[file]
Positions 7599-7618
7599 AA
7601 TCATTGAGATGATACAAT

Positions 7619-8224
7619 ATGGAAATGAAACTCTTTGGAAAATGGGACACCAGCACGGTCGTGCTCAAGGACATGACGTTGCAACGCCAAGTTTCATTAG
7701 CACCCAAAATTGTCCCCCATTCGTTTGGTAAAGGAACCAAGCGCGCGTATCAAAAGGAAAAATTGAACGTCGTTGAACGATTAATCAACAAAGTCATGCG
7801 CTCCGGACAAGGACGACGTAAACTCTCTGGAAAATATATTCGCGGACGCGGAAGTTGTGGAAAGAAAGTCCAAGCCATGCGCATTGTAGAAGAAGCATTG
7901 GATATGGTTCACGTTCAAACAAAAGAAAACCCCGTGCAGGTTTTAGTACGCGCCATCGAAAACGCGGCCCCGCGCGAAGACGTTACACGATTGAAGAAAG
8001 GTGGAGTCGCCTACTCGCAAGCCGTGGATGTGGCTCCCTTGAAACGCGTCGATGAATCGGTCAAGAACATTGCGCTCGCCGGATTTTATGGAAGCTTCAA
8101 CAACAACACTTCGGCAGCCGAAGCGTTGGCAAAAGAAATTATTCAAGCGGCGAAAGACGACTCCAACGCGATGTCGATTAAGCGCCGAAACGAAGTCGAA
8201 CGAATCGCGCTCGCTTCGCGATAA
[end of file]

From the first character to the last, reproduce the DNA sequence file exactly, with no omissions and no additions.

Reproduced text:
Positions 7599-7618
7599 AA
7601 TCATTGAGATGATACAAT

Positions 7619-8224
7619 ATGGAAATGAAACTCTTTGGAAAATGGGACACCAGCACGGTCGTGCTCAAGGACATGACGTTGCAACGCCAAGTTTCATTAG
7701 CACCCAAAATTGTCCCCCATTCGTTTGGTAAAGGAACCAAGCGCGCGTATCAAAAGGAAAAATTGAACGTCGTTGAACGATTAATCAACAAAGTCATGCG
7801 CTCCGGACAAGGACGACGTAAACTCTCTGGAAAATATATTCGCGGACGCGGAAGTTGTGGAAAGAAAGTCCAAGCCATGCGCATTGTAGAAGAAGCATTG
7901 GATATGGTTCACGTTCAAACAAAAGAAAACCCCGTGCAGGTTTTAGTACGCGCCATCGAAAACGCGGCCCCGCGCGAAGACGTTACACGATTGAAGAAAG
8001 GTGGAGTCGCCTACTCGCAAGCCGTGGATGTGGCTCCCTTGAAACGCGTCGATGAATCGGTCAAGAACATTGCGCTCGCCGGATTTTATGGAAGCTTCAA
8101 CAACAACACTTCGGCAGCCGAAGCGTTGGCAAAAGAAATTATTCAAGCGGCGAAAGACGACTCCAACGCGATGTCGATTAAGCGCCGAAACGAAGTCGAA
8201 CGAATCGCGCTCGCTTCGCGATAA